Remember that one meeting? The meeting where you were just peacefully sitting there, listening to someone talking about something indirectly related to a thing managed. Suddenly, you experience a surge of pain, shock, bewilderment mixed with a dash of confusion. Then, you ask yourself … “what just happened?!” You, my friend, were just thrown under the bus. I’m sure we’ve all been there at one time or another. For many, the first instinct is to draw your sword and fight the accusations hurled against you. Although this is a human response, it is often unproductive when building collaborative, productive working relationships. When the team takes a step back to assess where the breakdown occurred, the breaking point is often found at the intersection of lack of communication and assumptions made.
The thing is, many of us don’t realize there is an Agile tool that can help mitigate and minimize these occurrences. What tool is that you ask? It’s a Working Agreement – one of the most powerful, yet underutilized tools, in your toolbox.
A working agreement.
A working agreement is simply the documentation that captures an agreement between two (2) or more entities. It is a contract used in Agile software delivery to aid in establishing conductive, productive working environments for teams by communicating what each party needs for each team to be successful throughout the software delivery lifecycle. You may be thinking “Oh no! Not more documentation!” or “I’m not creating a contract!” Hang on. Hear me out. This is often an informal contract used as a framework and living document stored in a place that is accessible to everyone involved. The overall objective of a working agreement is to capture team expectations, define responsibilities, set up communication methods, and outline other elements essential to the team’s success.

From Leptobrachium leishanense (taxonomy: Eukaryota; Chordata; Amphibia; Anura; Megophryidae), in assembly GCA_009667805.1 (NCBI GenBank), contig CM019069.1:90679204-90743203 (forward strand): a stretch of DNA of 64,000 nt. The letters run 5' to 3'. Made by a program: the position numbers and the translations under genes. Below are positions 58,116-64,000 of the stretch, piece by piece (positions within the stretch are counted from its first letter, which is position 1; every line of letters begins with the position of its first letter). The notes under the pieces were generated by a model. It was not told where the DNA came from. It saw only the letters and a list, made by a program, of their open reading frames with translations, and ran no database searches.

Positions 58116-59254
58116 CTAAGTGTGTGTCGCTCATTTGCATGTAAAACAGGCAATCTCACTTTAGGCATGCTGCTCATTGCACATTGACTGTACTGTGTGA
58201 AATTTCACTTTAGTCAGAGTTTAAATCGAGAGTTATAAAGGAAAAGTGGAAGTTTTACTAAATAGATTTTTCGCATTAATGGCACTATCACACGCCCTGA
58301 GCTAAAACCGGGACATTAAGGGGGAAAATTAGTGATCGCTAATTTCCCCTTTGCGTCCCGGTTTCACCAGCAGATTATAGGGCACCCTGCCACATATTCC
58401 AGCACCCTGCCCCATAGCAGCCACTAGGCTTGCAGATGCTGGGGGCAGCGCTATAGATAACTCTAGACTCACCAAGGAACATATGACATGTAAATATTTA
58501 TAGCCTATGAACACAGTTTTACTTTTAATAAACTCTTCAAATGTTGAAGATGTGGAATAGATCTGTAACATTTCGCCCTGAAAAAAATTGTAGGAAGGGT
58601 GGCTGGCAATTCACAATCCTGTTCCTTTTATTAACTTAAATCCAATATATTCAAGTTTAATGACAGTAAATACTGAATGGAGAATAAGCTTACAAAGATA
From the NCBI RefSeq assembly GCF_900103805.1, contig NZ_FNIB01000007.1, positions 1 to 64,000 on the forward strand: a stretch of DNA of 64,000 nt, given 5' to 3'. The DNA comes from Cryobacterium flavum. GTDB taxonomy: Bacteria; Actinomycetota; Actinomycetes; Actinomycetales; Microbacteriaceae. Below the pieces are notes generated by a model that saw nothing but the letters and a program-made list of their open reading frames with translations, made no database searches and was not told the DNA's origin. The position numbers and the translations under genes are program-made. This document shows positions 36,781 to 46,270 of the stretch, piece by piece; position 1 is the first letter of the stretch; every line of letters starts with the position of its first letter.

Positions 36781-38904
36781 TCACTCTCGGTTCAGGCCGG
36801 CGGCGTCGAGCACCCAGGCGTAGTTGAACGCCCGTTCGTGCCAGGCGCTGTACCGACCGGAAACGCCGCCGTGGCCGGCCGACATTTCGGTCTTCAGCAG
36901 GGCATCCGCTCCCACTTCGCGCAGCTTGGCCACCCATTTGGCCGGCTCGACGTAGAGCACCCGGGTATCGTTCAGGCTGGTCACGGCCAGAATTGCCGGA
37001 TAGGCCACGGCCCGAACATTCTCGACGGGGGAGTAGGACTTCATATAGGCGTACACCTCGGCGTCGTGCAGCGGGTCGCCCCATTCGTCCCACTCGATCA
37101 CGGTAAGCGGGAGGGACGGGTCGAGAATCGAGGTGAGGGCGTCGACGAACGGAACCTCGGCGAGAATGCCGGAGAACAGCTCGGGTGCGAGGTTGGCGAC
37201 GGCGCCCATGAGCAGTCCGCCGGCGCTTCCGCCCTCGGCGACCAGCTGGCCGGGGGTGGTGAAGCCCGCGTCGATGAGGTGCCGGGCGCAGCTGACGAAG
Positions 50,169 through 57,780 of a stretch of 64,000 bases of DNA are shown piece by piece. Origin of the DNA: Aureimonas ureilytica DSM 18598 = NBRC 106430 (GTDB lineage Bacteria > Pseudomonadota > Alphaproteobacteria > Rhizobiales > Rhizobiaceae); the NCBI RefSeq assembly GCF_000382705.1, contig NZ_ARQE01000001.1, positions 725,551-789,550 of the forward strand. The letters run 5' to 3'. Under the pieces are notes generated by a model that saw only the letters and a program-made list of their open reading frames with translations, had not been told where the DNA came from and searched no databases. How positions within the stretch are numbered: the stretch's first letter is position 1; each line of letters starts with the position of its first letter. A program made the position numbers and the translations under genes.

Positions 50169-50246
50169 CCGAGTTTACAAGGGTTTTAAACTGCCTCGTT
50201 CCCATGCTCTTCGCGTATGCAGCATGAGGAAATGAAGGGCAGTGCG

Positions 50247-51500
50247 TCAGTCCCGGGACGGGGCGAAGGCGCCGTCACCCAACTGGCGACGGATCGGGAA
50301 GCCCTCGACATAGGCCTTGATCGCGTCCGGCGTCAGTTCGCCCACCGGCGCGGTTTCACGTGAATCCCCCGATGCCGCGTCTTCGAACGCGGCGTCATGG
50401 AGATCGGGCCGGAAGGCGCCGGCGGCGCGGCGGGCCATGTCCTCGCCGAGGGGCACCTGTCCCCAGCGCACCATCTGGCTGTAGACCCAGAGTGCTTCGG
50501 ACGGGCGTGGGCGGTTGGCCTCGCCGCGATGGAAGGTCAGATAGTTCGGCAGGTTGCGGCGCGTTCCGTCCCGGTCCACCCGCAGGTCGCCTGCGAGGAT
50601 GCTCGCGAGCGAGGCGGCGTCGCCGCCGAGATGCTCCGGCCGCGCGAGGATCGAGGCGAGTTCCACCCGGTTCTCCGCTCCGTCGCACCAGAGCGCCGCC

So, Do I Need One of Those?
Each of us have an idealistic working environment molded by our previous working and personal experiences, individual preferences, communication style and desired learning methodology. When working with others, the most common assumption made is that others need the same things you do to be successful. This assumption is rarely acknowledged, let alone addressed or discussed. This is one of the areas a working agreement can be useful.
Working agreements are most often executed between members of an Agile development team during project implementation. However, agreements can be between any group of two (2) people whose objective is to foster better relationships. This can be used for members on the same Agile team, 2 separate Agile teams, Agile team and stakeholders, implementation team and vendors, leadership teams, families and/or friends. Wherever, there is a value-add, really! This is agreement can be used as a tool to help get conversations started.
Ok. So, What Do You Put In One of Those “Things”?
Well … whatever the 2 groups decide. Here are some things to consider when establishing agreements.
- Agreement contains no more than 8 items
- Ensure the agreement has items that are most important to the team